Tuesday, October 25, 2016

Centaur 2016 - Chlorine

Centaur's Brave New Looks Series
October 19 - 29, 2015

Written and choreographed by FLORENCE LONGPRÉ & NICOLAS MICHON 

The play is based on the true case of a woman in Mascouche, Quebec. When she was 8 years old, two boys forced her to swallow chlorine, which resulted in her being paralysed from neck down. She could only communicate by opening and closing her eyes.

The stage action takes place 10 years later, when the main character Sarah is 18 years old. Her father catches Nathan, a teenage boy, a neighbour, peeing on their lawn and forces him to make bi-weekly visits to his daughter. After some period of awkwardness, a friendship begins to form. It quickly becomes apparent that Nathan needs Sarah's company as much as she needs his visits. Suddenly, he discovers he has somebody he can talk to. He becomes a chatter box, telling Sarah about everything that happens to him, giving an impression of using her as a sounding board. Since the actor often recites his monologues facing the audience rather than Sarah, this additionally reinforces a therapeutic kind of set up, not unlike those in a psychiatrist's office where a patient is lying on a couch facing away from the silent doctor while externalizing his life, his inner perceptions, imagery, problems, and the dysfunctional family incidents, thus working towards the reintegration of his inner being. Since they are both just teenagers, the sexuality issues inevitably also come to the forefront.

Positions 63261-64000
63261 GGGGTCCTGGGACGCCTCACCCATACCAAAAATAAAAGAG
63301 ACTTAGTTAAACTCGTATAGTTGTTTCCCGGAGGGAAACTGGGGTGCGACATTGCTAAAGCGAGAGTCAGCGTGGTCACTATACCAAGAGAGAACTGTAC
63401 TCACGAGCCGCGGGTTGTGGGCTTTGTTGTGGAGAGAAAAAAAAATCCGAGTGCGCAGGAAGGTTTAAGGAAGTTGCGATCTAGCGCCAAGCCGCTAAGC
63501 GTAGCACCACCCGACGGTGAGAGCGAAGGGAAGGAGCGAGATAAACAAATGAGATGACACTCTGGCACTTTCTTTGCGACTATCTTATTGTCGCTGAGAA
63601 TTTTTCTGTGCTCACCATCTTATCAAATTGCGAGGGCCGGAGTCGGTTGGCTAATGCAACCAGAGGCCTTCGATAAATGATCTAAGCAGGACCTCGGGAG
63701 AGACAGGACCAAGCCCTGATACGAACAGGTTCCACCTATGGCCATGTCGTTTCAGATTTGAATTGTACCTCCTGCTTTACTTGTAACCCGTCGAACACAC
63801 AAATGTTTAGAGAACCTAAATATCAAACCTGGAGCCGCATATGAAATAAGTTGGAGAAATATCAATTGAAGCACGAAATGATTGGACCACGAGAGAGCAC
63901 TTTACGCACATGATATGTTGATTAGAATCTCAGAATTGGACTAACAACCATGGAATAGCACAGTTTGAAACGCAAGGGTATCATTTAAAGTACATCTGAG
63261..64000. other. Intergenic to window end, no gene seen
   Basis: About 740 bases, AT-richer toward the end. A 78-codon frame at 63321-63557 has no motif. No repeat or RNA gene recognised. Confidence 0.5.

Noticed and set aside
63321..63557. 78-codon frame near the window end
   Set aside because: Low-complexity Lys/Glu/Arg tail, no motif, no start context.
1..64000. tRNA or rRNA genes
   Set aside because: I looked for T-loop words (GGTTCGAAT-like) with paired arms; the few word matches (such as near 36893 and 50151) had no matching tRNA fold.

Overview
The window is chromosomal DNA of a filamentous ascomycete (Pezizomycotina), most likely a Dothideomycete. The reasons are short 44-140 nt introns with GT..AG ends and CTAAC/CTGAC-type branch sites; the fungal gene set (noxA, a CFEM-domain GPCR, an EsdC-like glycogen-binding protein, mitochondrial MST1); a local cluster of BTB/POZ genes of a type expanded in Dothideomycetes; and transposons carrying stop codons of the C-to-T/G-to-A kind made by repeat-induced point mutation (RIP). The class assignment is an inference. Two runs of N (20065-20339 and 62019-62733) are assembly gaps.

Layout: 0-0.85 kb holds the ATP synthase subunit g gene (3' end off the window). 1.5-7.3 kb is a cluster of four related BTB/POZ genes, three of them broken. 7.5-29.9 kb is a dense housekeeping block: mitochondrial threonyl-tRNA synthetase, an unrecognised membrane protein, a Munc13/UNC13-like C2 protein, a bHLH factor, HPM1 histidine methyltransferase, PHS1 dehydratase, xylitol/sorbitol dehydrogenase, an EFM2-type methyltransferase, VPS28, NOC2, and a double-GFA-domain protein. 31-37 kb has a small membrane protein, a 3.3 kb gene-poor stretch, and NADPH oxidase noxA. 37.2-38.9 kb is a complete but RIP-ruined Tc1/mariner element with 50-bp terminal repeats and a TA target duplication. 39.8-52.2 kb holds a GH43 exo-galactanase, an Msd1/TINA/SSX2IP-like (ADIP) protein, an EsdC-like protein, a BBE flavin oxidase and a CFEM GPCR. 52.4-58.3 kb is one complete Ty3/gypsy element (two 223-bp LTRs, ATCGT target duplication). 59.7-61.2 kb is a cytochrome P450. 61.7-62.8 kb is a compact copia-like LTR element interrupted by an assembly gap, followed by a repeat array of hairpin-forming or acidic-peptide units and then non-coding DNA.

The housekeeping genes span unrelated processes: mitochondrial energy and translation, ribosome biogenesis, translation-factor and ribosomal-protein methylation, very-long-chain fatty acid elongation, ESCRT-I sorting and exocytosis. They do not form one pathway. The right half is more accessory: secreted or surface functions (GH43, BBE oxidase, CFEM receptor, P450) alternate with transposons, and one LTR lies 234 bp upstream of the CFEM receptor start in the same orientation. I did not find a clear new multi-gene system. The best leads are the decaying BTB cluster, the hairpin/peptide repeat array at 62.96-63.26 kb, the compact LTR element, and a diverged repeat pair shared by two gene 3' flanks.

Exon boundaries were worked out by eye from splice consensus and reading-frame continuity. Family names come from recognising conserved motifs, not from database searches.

The play has an unusual element that punctuates various scenes, delineating the passage of the time. Three ballerinas are "floating" through the story line to the score of the The Sound of Music and other tunes from that era. They are dressed in pink, Sarah's favourite colour. A spectator could question whether they are Sarah's invisible friends, her guardian angels, just a scenic device to elevate or dessipate the play's psychological tensions, or all of those elements simultaneously

The play masterfully portrays an unusual relationship that develops in the aftermath of a horrific bullying incident. It throws light on the issues that ensue, bringing forth the emotions, needs, and desires of a young quadriplegic girl, as well as those of a boy who becomes her friend. It is a sensitive story that goes to the core of this particular human situation. The playwrights, the play directors, and the actors all succeeded in creating an engaging onstage presentation that is comprehensive, striking, and emotional. It has the power to engage the audience, not leaving it indifferent.  

The play also has many off-stage elements. Though not physically enacted on the stage, the graphic narration of Sarah's bullying incident that left her severely disabled creates vivid pictures in the audience's minds, as do the colourful incidents from Nathan's life he eagerly describes to Sarah. Also, there are many stage elements that are simply hinted at and left to the audience's imagination. The stage backdrop shows a rural nature scenery, but except for the very first interaction on Sarah's parents' lawn, all subsequent action happens inside their house, on the ground floor or in the basement where Sarah has her room.